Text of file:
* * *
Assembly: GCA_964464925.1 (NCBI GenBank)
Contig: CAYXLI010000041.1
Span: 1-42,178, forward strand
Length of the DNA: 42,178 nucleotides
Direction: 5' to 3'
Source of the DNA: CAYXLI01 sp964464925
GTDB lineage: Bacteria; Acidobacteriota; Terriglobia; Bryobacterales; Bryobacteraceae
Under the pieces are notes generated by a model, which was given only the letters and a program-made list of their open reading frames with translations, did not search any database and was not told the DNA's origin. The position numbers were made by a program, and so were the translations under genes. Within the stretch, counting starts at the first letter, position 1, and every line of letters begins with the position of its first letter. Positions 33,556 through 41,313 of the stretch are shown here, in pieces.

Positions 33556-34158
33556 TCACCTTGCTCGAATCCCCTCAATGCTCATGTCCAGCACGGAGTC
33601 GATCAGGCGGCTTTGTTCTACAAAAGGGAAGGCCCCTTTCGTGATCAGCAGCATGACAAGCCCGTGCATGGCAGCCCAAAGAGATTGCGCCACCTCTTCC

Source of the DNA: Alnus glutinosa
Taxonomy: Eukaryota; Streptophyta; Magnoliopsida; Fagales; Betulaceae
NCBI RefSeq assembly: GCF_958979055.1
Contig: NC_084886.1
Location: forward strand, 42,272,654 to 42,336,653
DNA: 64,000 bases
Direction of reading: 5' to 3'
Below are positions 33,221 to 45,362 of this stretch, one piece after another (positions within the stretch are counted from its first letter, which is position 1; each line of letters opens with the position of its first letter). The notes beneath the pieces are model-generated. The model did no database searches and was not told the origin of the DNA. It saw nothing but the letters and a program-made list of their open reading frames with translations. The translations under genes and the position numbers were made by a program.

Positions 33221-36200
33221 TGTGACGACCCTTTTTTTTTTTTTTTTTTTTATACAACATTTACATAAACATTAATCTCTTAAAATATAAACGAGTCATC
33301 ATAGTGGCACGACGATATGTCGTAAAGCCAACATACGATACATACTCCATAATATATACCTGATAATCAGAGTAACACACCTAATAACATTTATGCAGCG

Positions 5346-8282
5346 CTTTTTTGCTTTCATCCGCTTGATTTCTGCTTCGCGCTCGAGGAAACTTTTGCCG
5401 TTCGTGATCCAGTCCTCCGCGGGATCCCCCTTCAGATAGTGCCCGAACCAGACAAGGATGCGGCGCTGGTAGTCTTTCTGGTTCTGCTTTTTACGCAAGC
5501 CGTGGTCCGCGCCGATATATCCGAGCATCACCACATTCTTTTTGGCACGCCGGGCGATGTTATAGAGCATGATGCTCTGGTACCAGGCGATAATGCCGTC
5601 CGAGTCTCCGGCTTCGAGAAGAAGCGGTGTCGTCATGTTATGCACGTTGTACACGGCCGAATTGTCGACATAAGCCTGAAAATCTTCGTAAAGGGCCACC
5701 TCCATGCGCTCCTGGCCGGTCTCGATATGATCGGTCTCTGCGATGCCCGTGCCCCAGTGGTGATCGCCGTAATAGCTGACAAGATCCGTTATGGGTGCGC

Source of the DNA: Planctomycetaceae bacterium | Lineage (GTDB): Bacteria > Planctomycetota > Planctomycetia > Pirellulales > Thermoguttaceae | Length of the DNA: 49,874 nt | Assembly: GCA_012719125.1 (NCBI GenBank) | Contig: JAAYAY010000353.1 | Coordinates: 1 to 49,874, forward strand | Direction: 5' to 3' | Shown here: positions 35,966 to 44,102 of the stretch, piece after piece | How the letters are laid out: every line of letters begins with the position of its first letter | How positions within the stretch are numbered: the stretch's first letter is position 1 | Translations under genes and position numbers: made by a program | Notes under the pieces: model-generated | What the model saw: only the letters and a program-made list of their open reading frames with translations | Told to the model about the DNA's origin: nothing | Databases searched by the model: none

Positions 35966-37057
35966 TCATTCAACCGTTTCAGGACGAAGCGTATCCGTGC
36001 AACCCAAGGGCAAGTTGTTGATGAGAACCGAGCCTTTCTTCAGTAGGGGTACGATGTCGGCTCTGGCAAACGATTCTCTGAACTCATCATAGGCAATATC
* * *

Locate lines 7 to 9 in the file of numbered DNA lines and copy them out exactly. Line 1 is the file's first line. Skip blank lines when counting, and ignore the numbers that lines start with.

GTDB lineage: Bacteria; Acidobacteriota; Terriglobia; Bryobacterales; Bryobacteraceae
Under the pieces are notes generated by a model, which was given only the letters and a program-made list of their open reading frames with translations, did not search any database and was not told the DNA's origin. The position numbers were made by a program, and so were the translations under genes. Within the stretch, counting starts at the first letter, position 1, and every line of letters begins with the position of its first letter. Positions 33,556 through 41,313 of the stretch are shown here, in pieces.

Positions 33556-34158